Photos, top to bottom: Izmit earthquake, 1999 (US Geological Survey); National Seismic Hazard Maps (US Geological Survey); Loma Prieta earthquake, San Francisco Bay Area, 1989.

About the author

Daniel C. Duggan is President of Fire Sprinkler Design and VP of Seismic Design Group, LLC. He has 45 years of experience in the design of all types of fire sprinkler systems. He is a member of the NFPA-13 Committee on Hanging and Bracing, submitted proposals resulting in significant changes and additions to the Earthquake Protection Section of NFPA-13.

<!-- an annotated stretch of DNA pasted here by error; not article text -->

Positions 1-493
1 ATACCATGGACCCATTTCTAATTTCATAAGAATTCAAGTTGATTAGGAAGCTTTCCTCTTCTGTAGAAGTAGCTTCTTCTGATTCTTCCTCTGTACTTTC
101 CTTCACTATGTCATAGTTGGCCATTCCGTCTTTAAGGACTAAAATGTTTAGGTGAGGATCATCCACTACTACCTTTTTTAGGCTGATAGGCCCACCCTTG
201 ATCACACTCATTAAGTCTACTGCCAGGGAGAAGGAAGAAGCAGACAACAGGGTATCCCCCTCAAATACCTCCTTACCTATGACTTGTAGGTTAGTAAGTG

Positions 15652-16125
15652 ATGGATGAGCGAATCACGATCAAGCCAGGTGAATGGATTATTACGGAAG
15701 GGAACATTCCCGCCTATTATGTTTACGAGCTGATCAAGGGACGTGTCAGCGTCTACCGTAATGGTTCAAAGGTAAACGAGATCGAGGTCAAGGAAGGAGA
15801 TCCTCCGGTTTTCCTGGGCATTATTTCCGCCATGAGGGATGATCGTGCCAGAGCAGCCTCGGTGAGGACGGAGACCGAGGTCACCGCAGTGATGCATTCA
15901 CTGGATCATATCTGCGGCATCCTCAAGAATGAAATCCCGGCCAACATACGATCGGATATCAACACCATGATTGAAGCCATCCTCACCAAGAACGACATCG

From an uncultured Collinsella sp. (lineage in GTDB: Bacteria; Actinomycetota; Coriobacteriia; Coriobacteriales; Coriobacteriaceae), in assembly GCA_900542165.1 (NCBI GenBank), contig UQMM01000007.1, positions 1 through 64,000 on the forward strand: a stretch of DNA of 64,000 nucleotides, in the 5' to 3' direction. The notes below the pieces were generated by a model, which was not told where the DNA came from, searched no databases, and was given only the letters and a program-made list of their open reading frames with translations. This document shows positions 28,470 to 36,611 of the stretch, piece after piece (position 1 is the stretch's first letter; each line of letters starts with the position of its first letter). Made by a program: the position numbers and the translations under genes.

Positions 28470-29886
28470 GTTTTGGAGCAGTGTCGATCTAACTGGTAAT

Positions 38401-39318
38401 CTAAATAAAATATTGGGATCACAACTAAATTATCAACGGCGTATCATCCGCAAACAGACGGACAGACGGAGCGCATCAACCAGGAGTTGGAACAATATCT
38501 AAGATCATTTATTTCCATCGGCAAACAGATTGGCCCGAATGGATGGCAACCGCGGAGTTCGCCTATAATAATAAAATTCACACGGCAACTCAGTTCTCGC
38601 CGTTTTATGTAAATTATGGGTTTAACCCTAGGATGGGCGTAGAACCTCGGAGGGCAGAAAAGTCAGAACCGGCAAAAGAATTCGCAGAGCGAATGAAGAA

Duggan is the co-author of Loos & Co Manual of Code Compliance Guidelines for Earthquake Bracing of Non-Structural Building Components and Systems. The Manual is the culmination of over 20 years of research into the requirements of all of the model codes and standards used throughout the United States and received the 2004 National Earthquake Conference Award of Excellence. He has also created the SCoPe Seismic Calculation Program, as well as lectured and conducted seminars on earthquake bracing in various locations in the United States and internationally, along with being awarded several patents. Readers having questions or suggestions regarding this article may contact Duggan by e-mail at